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Elma, New York facts for kids

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For other places with this name, see Elma.
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Elma, New York

The Heart of Erie County
Location in Erie County and  New York.
Location in Erie County and New York.
Location of New York in the United States
Location of New York in the United States
Country United States
State New York
County Erie County
Settlement 1827
Incorporated 1857
Named for The American Elm
 • Total 34.53 sq mi (89.44 km2)
 • Land 34.52 sq mi (89.41 km2)
 • Water 0.01 sq mi (0.03 km2)
869 ft (265 m)
 • Total 11,721 Increase
 • Density 341.88/sq mi (132.00/km2)
Time zone UTC-5 (EST)
 • Summer (DST) UTC-4 (EDT)
ZIP code
Area code(s) 716
FIPS code 36-029-24130
FIPS code 36-24130
GNIS feature ID 0978937

Elma is a town in Erie County, New York, United States. The population was 11,721 at the 2020 census. The town is named after the American elm tree.

Elma is in the county's central area, southeast of Buffalo.


The area was settled around 1827. The early residents included members of the Ebenezer Society.

Elma was the last town formed in the county. When the time came to put up a post office for the local lumber mill, a resident suggested it be named after a famous large American elm, then growing at the corner of the modern Clinton and Bowen Road. The name was accepted, and after all procedures were carried out, the new Elma Post Office was established in 1852 and began receiving mail three times a week. The town was officially created in 1857 from parts of the towns of Aurora and Lancaster.

Fran Striker, the creator of the Lone Ranger and the Green Hornet, was killed in a car accident here on September 4, 1962, while moving with his family.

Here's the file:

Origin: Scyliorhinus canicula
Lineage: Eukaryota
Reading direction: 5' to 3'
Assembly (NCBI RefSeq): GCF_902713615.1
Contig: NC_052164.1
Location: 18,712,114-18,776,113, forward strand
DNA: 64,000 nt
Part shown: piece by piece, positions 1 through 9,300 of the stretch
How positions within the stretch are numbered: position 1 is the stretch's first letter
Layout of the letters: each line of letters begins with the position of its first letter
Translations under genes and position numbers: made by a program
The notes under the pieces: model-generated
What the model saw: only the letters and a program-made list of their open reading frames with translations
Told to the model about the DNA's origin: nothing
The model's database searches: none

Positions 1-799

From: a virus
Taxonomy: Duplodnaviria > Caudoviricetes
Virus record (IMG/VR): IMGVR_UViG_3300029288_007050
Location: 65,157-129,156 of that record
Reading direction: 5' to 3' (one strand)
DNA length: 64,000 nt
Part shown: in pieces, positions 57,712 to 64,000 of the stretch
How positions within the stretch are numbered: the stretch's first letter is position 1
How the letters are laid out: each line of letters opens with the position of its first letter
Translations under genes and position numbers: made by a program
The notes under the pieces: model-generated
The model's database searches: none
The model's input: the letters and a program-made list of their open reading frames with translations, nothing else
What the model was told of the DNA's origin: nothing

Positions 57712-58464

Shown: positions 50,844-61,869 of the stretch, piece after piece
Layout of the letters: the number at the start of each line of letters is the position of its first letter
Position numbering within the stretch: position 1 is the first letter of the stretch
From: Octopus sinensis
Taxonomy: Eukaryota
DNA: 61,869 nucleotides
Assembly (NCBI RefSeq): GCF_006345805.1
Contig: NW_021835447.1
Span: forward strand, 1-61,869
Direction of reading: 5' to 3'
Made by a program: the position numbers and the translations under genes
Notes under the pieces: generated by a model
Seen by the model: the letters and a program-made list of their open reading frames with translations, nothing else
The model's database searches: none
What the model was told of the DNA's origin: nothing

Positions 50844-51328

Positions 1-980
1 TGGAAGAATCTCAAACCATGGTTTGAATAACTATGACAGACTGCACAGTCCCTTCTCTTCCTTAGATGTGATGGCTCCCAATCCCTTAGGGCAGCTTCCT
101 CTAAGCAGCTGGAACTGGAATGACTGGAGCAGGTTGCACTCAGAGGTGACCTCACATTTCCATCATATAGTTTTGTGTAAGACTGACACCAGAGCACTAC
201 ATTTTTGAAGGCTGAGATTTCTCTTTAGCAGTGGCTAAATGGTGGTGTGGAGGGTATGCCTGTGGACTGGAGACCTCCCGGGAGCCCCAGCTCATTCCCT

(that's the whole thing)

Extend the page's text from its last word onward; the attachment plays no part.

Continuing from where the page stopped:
After moving back to western New York in 2007, long-time Buffalo Bills running back Thurman Thomas opened Thurman Thomas Sports Training in Elma.


According to the United States Census Bureau, the town has a total area of 34.53 square miles (89.43 km2), of which 34.52 square miles (89.40 km2) is land and 0.01 square miles (0.03 km2), or 0.03%, is water.

New York State Route 78 makes the west town line. The East Aurora Expressway (New York State Route 400) crosses the town.

Adjacent cities and towns

Major highways

  • US 20.svg U.S. Route 20 (Transit Road), east–west highway (north–south in town) that marks the western border of town with Orchard Park and West Seneca. (Runs concurrent with NY 78 north of Seneca Street.)
  • NY-16.svg New York State Route 16 (Seneca Street), north–south roadway (northwest–southeast in town) that runs concurrent with NY 16 from West Seneca town line to Aurora town line.
  • NY-78.svg New York State Route 78 (Transit Road, Seneca Street), north–south roadway that marks west town line with West Seneca (when also concurrent with US 20) and runs concurrent with NY 16 southeast into town of Aurora.
  • NY-187.svg New York State Route 187 (Transit Road), north–south roadway that forms west boundary of town with Orchard Park. (Continuation of Transit after US 20 splits off to west.)
  • NY-354.svg New York State Route 354 (Clinton Street), east–west route through town from West Seneca to Marilla.
  • NY-400.svg New York State Route 400 (Aurora Expressway), north–south highway (runs generally east–west through town) from West Seneca town line at NY 16/NY 78 to Aurora town line just east of village of East Aurora.